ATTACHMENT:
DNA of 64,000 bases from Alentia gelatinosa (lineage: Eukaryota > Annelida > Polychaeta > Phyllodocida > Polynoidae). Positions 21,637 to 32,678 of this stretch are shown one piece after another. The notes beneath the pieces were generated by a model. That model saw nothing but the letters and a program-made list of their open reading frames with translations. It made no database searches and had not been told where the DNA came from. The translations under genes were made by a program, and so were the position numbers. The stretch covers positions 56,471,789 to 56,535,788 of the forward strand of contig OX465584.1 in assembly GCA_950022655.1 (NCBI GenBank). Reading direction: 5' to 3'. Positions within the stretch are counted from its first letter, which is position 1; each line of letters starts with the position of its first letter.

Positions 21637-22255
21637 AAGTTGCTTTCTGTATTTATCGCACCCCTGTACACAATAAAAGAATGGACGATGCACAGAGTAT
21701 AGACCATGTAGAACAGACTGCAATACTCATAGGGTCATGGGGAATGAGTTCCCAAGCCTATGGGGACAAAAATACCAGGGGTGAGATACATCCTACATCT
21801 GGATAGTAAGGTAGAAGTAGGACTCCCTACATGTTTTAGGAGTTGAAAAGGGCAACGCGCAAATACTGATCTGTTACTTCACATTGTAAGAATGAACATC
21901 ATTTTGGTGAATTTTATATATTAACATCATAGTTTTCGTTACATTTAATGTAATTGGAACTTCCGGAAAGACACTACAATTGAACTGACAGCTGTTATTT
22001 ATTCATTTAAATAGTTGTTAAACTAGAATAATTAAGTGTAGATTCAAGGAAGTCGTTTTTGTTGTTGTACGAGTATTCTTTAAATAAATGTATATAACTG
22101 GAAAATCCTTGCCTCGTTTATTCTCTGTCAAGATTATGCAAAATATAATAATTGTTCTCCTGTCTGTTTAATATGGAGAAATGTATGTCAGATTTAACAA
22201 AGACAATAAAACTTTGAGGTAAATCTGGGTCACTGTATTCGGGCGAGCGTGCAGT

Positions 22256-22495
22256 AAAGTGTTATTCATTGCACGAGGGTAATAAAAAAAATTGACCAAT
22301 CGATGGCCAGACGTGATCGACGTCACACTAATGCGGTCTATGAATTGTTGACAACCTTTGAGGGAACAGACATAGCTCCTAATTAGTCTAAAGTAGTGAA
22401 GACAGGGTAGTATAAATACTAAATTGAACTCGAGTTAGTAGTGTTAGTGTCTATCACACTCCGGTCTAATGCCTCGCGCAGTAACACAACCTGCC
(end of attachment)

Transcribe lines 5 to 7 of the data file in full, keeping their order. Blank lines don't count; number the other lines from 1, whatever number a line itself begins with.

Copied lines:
21801 GGATAGTAAGGTAGAAGTAGGACTCCCTACATGTTTTAGGAGTTGAAAAGGGCAACGCGCAAATACTGATCTGTTACTTCACATTGTAAGAATGAACATC
21901 ATTTTGGTGAATTTTATATATTAACATCATAGTTTTCGTTACATTTAATGTAATTGGAACTTCCGGAAAGACACTACAATTGAACTGACAGCTGTTATTT
22001 ATTCATTTAAATAGTTGTTAAACTAGAATAATTAAGTGTAGATTCAAGGAAGTCGTTTTTGTTGTTGTACGAGTATTCTTTAAATAAATGTATATAACTG